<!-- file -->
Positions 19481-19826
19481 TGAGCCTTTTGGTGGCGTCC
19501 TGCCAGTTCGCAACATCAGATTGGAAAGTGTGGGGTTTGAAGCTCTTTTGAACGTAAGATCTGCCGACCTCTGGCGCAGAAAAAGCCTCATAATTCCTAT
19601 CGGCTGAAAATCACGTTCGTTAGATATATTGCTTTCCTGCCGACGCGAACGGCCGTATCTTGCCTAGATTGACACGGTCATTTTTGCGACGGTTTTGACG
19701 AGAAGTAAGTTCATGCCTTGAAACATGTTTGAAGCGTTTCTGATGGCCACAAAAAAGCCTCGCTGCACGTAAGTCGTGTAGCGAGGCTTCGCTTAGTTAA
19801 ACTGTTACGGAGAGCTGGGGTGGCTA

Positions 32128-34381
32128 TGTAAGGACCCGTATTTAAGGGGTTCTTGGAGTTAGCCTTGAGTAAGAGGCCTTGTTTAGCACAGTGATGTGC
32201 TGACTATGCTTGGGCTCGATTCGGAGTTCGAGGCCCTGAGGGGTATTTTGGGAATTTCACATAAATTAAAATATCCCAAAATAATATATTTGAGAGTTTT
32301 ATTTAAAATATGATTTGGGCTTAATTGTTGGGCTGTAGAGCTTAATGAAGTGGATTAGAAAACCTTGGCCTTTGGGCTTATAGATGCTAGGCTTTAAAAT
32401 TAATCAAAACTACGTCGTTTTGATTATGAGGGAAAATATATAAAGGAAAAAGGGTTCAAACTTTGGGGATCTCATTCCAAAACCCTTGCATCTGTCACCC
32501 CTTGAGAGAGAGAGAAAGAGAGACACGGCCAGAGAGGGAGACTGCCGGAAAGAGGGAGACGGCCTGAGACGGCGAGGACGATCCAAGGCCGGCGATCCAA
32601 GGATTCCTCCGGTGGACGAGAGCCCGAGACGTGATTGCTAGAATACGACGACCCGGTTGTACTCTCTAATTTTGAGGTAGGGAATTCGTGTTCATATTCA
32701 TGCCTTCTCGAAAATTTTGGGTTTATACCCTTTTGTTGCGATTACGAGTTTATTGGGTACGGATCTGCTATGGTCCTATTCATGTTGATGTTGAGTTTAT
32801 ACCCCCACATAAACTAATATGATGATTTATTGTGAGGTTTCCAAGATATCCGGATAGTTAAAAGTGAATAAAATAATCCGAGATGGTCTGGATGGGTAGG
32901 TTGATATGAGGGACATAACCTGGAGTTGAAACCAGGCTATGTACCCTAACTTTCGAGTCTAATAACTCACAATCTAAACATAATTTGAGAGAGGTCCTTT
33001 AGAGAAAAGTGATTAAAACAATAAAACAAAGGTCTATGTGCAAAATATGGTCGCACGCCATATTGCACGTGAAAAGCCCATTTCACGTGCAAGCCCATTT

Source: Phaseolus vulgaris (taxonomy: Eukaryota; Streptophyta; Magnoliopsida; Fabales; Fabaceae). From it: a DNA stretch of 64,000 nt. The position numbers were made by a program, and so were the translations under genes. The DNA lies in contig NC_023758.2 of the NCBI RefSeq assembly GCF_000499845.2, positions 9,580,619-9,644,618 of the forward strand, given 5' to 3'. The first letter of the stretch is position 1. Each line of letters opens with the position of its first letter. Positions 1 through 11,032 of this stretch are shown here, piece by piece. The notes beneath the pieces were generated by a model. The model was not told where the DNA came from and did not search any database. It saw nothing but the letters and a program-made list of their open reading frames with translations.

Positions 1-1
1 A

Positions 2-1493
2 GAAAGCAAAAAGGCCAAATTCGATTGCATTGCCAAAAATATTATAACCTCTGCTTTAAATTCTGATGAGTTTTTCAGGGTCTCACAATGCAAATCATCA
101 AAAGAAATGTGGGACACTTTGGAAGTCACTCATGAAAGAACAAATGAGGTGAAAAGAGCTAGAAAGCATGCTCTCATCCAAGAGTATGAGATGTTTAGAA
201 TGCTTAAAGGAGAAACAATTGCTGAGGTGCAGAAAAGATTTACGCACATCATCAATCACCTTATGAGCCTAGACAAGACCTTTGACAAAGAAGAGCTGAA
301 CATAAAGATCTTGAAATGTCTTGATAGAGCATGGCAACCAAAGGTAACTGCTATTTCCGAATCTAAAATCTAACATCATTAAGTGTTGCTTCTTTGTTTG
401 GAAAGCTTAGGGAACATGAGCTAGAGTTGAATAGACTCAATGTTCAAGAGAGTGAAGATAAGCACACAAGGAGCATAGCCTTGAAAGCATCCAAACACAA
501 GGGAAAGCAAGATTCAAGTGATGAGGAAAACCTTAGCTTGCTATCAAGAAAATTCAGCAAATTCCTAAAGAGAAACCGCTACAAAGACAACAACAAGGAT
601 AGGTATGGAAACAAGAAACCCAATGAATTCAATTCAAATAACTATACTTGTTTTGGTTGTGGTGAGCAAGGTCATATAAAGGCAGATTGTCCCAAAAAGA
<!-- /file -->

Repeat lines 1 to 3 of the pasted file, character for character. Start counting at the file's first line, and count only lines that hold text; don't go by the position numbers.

Positions 19481-19826
19481 TGAGCCTTTTGGTGGCGTCC
19501 TGCCAGTTCGCAACATCAGATTGGAAAGTGTGGGGTTTGAAGCTCTTTTGAACGTAAGATCTGCCGACCTCTGGCGCAGAAAAAGCCTCATAATTCCTAT